How to Get the Best Translation Service

Need good translation fast?

Here’s actionable info on how to get the best translation service.

Quick Summary

  • For personal use: Papago or Google Translate
  • Professional use: Fiverr or Proz
  • Advanced use: A reputable company specialized in the language pair you need


So, according to your resume, you’re fluent in a language you haven’t used since high school.

Your boss just asked you to translate an important document.

Google Translate looks tempting; it’s free after all.

But, like an unstable ex, you know it will come back to haunt you.

You look at some translation company websites.

They claim to be the best in every language on earth.

Their customer testimonials sound like they were written by the same person.

Their “customers” look like discount stock images.

You realize that translation is a highly unregulated industry.

With new companies popping up on the internet every day, there’s been a steady race to the bottom.

Quality varies greatly making it difficult to find reliable resources.

We understand the struggle.

Wasted hours searching for document translation at our previous jobs inspired us to start our own company.

After a decade of experience as customers and as service providers, we know the industry inside and out.

Now we’re sharing our knowledge with you.

3 Types of Translation You’ll Need

1. Personal Use

Individuals for images, shopping websites, webtoons, signs and menus while traveling

  • Quality: the overall meaning with potential errors
  • Delivery: Immediate

Use Papago or Google Translate

2. Professional Use

Startups and new business for internal communication, social media posts, user reviews, emails and letters

  • Quality: human translation without QC
  • Delivery: At least a day

Use Fiverr or Proz

3. Advanced Use

Established companies for presentations, legal documents, reports, mobile apps and website localization

  • Quality: human translation usually with QC like proofreading and review
  • Delivery: Longer than a day

Use a reputable company specialized in the language pair you need

The problem is most translation companies claim to be the best at every language pair.

They all have a different procedure and price too.

Here’s what we’ve discovered about the different types of translation solutions after a decade of experience in the industry.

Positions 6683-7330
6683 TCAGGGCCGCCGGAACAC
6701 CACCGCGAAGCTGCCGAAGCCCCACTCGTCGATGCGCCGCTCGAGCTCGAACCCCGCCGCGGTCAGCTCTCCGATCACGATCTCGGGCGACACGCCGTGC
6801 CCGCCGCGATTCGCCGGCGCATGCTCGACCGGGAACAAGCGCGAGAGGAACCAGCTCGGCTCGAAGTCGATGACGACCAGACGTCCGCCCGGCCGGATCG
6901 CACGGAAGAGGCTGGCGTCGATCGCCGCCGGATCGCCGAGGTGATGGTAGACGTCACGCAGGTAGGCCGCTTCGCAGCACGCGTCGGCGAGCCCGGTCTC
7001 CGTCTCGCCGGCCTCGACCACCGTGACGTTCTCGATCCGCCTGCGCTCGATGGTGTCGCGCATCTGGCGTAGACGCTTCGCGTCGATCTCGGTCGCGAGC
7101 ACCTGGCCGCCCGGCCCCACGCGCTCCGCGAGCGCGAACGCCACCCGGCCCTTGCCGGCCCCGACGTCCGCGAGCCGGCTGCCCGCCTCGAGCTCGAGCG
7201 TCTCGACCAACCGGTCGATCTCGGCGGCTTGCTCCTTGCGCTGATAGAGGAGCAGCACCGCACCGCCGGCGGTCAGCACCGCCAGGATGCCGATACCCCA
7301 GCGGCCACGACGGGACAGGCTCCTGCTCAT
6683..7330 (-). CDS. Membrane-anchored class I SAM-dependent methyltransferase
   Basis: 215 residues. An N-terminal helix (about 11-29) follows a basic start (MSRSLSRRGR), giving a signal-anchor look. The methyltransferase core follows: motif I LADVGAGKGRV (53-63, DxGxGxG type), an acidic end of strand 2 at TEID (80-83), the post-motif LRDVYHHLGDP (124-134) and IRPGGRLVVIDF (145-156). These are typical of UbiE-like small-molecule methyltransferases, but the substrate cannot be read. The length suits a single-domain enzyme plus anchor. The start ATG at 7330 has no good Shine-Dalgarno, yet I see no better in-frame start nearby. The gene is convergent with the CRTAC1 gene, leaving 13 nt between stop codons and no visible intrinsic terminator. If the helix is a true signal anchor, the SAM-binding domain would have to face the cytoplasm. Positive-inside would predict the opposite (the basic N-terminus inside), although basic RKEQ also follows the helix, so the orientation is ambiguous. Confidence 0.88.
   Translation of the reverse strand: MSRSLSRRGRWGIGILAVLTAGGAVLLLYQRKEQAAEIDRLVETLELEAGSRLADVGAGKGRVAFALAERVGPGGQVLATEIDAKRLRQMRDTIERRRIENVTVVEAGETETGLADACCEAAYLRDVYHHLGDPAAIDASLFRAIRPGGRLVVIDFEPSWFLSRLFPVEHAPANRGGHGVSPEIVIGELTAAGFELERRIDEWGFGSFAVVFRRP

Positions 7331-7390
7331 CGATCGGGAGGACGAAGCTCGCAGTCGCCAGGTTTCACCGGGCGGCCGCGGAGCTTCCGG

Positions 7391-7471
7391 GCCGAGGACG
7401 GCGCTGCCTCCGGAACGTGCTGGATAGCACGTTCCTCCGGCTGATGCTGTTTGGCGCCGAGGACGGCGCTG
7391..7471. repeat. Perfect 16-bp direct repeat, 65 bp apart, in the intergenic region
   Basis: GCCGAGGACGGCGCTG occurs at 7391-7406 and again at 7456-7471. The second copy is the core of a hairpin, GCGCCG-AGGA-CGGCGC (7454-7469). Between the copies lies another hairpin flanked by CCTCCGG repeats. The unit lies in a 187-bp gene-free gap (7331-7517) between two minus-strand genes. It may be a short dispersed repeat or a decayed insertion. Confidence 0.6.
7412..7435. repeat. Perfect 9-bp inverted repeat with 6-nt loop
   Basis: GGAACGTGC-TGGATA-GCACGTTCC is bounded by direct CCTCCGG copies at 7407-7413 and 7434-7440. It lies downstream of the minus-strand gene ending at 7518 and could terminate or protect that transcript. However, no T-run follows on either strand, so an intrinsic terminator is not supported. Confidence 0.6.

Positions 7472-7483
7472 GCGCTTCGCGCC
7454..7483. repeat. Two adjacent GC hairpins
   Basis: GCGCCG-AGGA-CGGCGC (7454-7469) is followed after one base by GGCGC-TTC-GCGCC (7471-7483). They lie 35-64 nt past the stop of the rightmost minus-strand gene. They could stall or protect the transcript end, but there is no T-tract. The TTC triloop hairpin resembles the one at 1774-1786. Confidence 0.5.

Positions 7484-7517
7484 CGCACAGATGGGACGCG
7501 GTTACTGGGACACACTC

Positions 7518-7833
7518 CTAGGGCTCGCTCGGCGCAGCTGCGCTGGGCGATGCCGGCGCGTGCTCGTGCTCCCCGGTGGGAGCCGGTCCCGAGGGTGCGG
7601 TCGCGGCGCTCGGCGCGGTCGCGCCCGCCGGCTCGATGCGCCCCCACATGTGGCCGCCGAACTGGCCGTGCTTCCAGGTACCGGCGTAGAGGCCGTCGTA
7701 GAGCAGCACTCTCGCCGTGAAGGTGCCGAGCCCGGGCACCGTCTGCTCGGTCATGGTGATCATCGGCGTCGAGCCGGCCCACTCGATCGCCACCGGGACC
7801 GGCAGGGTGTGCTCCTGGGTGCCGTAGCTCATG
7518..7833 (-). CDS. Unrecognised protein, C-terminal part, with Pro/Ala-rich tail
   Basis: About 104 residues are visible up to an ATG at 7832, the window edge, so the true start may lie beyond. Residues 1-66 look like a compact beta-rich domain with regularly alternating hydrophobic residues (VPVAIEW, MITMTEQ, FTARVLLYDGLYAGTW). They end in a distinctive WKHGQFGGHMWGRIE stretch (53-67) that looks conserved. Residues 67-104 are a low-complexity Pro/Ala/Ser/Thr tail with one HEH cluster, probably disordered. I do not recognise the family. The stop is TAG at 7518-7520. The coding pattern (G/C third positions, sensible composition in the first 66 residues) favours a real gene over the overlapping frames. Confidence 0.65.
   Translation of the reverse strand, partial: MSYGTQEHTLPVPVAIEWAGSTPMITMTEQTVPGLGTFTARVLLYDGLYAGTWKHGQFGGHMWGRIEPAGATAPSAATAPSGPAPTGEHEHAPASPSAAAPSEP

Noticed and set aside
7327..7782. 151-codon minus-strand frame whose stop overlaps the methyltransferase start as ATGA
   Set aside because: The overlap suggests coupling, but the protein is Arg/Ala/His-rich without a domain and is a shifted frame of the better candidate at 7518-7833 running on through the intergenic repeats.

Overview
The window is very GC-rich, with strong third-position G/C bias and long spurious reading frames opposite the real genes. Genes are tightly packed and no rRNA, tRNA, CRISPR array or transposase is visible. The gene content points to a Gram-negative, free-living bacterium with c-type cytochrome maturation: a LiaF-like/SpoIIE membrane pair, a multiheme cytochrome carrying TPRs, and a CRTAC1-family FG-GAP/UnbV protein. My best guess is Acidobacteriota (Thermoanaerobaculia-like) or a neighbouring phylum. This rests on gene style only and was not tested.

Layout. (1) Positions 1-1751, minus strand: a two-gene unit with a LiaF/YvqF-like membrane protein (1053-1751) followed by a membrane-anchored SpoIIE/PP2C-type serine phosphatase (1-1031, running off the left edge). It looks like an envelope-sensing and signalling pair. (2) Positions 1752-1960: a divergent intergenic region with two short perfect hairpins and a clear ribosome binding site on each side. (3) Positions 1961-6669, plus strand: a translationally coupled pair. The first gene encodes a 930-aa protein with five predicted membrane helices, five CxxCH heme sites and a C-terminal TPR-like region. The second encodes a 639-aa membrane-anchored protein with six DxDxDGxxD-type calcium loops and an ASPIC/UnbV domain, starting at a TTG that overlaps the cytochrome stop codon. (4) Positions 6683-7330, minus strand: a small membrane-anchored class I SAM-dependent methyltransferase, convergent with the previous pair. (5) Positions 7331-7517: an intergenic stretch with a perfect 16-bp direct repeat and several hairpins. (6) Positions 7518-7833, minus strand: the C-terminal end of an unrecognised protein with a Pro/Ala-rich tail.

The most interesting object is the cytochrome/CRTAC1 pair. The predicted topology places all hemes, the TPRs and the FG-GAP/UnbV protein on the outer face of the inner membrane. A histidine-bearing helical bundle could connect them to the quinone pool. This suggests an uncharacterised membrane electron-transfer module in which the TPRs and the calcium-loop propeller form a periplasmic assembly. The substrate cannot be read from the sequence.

What Are Your Options?

You have three choices (besides learning a second language for 10 years)

Self-motivated, independent translators who usually work alone.Agencies that outsource to freelance translators with the lowest rates and perform minimal quality checks, if any.Companies that usually translate files in-house and focus more on quality. They charge more and keep clients for longer periods of time.

Your Options


+ Pros

Typically eager to work.

A good one will provide reliable, long-­term translation solutions.

– Cons

There are thousands of them, but a good one is as easy to find as a needle in a very spread out haystack.

Their quality varies and is not always correlated with their rates.

They need someone to review their work, especially customer-facing documents and other important material.

∨ How to recognize them beforehand

They usually won’t have a website and their email host will be AOL or Yahoo. You can also find them on Fiverr.

◈ When to use them

They’re great for recurring projects with moderately tight budgets, provided you review the files yourself.


+ Pros

Flexible with their prices and deadlines.

A good option when both are an issue.

– Cons

Quality is not their priority.

They mostly farm out translation to the lowest bidder to keep costs minimal.

Files are not usually proofread, leaving you with the privilege of revising or even re-translating their work.

∨ How to recognize them beforehand

They’re willing to accommodate your price range with aggressive discounts and provide moving target deadlines.

They’ll make vague guarantees that can’t possibly be upheld.

◈ When to use them

When your budget is tight and you need a rough understanding of non-­technical documents.

Just make sure not to post their work on your website before reviewing it for accuracy and readability.


+ Pros

Generally provide better quality translation and deliver on time.

– Cons

They can be expensive as they have high fixed costs (in-house translators, proofreaders, editors, etc.).